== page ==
2015-2016

Hume’s Partial Solution to Political Factions

 

Abstract: "As Knud Haakonssen has underscored, Hume was fearful of the rise and persistence of factionalism in Britain, and the political instability this engendered. A considerable swath of Hume’s analysis of political governance and obligation can be understood as pivoting around these fears. The primary divide circa 1750 was not religious but economic, the factions of court and country, Whig and Tory, merchant and aristocrat. Hume believed the burgeoning public debt unleashed by Robert Walpole would only exacerbate the situation. How to remedy these tendencies? Hume upheld the system of mixed monarchy for Britain but also aspired to transform the dispositions and characters of the principal agents themselves. The interests of merchants were not so divergent from the interests of the landed class, Hume maintained, and with time, could become more convergent. The task at hand was to take the rough clay of the nouveau riche and mould them more firmly into an honourable group of people without succumbing to a system of aristocratic title.

As I have argued in a recent article (“Hume’s Honourable Merchant” EJHET, 2014), one can read Hume’s Enquiry Concerning the Principles of Morals (1751) as, among other things, a vade mecum to forging good character, particularly for readers of the merchant class. Hume hoped that if the merchant could strive for honour in the private sphere, this virtue would spill over into the public sphere and bring mercantile interests more in line with the status quo. It might also lay a more solid foundation for sustaining the commercial order for future generations, since Hume was sceptical that the current institutions could safeguard the accumulated civility that came with modern commerce. My talk will sketch this interpretation, drawing on a number of Hume’s texts, and thus advance all the more the economic underpinnings of his political thought."

When

6:29 p.m. Feb. 16, 2016

Academic year

2015-2016

Semester

Spring

Free Choices Are a Natural Kind

 

Abstract: This paper makes the case that free choices are a natural kind, by applying an attractive view of natural kinds to free choices. On this view, human agents choose freely, most of the time, as long as they exercise a cluster of capacities that are related in the right sorts of ways to each other and to the world. In turn, our concept ‘free choice’ is causally regulated by the world as long as most of us possess and exercise most of these capacities. The view that emerges is a type of compatibilism about free choices and determinism, and it overcomes the central obstacle to the development of a natural-kind view about free choice, i.e., the Martian-control objection. Finally, the view circumvents empirical controversies about what people’s intuitive beliefs about free choices are, as well as dialectical stalemates in philosophical theorizing about free choices, by making the intuitive beliefs associated with the concept irrelevant to its reference.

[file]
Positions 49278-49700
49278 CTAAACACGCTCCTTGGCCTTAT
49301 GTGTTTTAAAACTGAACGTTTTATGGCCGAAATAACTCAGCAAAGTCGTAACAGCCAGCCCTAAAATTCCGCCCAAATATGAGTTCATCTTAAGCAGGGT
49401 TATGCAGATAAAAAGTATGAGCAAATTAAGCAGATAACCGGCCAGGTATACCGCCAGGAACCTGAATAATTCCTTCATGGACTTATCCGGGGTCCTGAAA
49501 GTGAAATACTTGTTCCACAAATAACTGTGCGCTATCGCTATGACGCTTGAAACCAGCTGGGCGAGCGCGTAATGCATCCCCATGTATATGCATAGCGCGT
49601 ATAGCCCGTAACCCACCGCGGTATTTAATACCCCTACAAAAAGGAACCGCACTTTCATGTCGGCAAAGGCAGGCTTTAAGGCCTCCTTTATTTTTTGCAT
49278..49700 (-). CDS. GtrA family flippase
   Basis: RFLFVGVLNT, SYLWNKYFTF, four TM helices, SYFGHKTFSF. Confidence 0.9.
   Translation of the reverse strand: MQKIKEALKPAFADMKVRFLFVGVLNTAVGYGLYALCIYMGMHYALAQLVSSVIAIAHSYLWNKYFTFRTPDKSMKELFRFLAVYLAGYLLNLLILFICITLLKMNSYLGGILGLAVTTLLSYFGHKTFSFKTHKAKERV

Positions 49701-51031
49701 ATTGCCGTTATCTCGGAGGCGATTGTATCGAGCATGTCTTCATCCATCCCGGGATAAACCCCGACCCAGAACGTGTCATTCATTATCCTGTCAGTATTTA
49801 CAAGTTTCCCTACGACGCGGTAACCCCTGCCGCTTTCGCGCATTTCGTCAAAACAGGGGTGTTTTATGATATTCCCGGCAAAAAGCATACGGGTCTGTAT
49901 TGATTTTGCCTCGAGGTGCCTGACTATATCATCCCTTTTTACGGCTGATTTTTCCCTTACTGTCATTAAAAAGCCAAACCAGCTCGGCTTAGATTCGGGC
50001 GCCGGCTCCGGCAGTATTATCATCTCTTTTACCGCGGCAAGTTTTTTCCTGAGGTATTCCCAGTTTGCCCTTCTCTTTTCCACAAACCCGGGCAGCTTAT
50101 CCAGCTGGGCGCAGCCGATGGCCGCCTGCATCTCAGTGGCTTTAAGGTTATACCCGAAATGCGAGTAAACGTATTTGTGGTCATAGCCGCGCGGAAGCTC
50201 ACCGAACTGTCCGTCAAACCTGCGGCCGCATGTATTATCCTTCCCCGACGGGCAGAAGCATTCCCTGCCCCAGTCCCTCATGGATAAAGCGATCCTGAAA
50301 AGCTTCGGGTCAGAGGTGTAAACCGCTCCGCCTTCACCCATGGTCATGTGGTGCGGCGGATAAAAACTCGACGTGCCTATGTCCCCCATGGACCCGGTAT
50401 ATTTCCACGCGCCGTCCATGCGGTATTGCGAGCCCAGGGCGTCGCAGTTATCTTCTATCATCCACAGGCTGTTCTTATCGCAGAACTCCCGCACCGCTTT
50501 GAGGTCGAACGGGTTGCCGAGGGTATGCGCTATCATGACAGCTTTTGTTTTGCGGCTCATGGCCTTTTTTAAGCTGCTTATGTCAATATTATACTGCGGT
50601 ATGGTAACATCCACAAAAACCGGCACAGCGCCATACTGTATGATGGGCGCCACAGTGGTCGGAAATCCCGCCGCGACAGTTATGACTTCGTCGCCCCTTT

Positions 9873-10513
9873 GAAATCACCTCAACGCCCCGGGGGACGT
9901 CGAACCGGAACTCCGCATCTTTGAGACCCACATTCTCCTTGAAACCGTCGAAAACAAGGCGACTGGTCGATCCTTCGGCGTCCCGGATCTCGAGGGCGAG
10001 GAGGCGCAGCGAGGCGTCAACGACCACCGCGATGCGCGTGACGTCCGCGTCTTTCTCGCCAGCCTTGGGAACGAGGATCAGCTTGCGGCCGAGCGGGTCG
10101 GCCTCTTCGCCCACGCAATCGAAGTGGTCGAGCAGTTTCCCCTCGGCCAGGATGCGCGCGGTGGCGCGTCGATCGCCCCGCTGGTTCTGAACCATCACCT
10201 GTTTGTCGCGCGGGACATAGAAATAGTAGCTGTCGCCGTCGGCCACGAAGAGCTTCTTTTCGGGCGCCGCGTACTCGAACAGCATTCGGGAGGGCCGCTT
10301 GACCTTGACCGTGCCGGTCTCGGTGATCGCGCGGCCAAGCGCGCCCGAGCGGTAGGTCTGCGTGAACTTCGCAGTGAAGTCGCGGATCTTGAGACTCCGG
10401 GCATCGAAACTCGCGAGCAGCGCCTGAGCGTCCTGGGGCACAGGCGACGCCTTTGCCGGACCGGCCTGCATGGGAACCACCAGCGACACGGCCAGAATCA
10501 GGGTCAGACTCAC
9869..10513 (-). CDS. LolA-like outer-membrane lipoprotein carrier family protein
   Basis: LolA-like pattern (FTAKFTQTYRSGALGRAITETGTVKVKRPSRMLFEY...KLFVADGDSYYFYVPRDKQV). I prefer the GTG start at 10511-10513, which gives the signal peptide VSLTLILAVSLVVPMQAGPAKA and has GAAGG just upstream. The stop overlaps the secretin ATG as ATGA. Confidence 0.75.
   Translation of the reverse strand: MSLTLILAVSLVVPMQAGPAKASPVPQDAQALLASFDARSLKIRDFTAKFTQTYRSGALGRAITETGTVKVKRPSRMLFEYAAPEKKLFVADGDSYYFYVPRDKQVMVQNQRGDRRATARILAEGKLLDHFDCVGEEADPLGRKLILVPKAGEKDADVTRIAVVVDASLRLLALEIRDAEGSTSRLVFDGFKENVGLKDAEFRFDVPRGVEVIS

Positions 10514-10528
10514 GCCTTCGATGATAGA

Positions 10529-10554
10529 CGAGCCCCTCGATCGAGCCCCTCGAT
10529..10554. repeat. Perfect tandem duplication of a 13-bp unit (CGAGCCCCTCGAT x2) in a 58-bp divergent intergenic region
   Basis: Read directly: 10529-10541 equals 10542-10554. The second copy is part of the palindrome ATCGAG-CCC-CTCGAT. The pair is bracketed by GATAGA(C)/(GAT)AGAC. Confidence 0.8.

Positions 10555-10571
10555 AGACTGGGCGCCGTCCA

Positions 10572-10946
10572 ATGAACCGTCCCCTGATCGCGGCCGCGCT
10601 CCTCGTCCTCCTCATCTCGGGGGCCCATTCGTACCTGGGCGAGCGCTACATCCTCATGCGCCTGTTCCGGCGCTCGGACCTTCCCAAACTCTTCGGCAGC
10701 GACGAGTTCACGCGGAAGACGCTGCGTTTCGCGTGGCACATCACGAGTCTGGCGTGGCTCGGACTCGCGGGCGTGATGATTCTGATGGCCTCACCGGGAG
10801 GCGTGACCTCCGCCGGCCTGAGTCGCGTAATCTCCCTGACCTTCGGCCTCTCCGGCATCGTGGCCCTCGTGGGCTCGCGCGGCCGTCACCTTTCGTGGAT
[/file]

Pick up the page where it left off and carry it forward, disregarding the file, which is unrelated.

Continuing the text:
When

12:30 p.m. Jan. 27, 2016

Academic year

2015-2016

Semester

Spring

Can Profit-Seekers be Virtuous?

When

12:30 p.m. Nov. 17, 2015

Academic year

2015-2016

Semester

Fall

When

12:19 p.m. Oct. 22, 2015

Academic year

2015-2016

Semester

Fall

 

David Schmidtz has been chosen to edit the Macmillan Handbook of Environmental Ethics. The volume will feature essays from a diverse and accomplished group of contributors including Andrew Brennan, Philip Cafaro, Gary Comstock, Benjamin Hale, Ned Hettinger, Norva Lo, Douglas MacLean, Ben Minteer, Lauren Hartzell Nichols, Clare Palmer, James Petrik, Michael 't Sas-Rolfes, Danny Shahar, and Allen Thompson. In preparation for the handbook's publication, the Freedom Center will be hosting a workshop for the volume's authors in mid-November. The workshop will give each author the opportunity to present her or his contribution to the volume and receive valuable feedback from the others before the handbook goes into production in 2016.

When

8:09 a.m. Nov. 12, 2015 to 4:15 p.m. Nov. 15, 2015

Academic year

2015-2016

Semester

Fall

 

In nature, adaptable strategies are incorporated into successful organisms through the relentless and value neutral process of natural selection. Delegates of the Forum will meet to address the challenge of understanding what makes adaptable systems work and to develop a system for approximating the adaptability of a given system of action, organization, or institution. The forum will utilize an open agenda based on the successful collaborative model used by the late Dr. Rafe Sagrin, author of "Learning from the Octopus: How Secrets From Nature Can Help Us Fight Terrorist Attacks, Natural Disasters, and Disease," in developing his "Natural Security " framework. The fifteen delegates represent business leaders, entrepreneurs, and thought leaders in economics, philosophy, psychology, cognitive science and other relevant knowledge domains and areas of expertise. The Forum on Adaptable Systems is a joint endeavor of the Center for the Philosophy of Freedom and the McGuire Center for Entrepreneurship and will be held in October at Biopsphere 2. This project was made possible through the support of a grant from the John Templeton Foundation.

When

8 a.m. Sept. 15, 2015 to 8 p.m. Sept. 18, 2015

Academic year

2015-2016

Semester

Fall

When

2:55 p.m. Oct. 10, 2015

Academic year

2015-2016

Semester

Fall
Commentators: Ben Hale (University of Colorado), Allen Thompson (Oregon State University), Lauren Hartzell Nichols (University of Washington)

When

2:52 p.m. Sept. 10, 2015

Academic year

2015-2016
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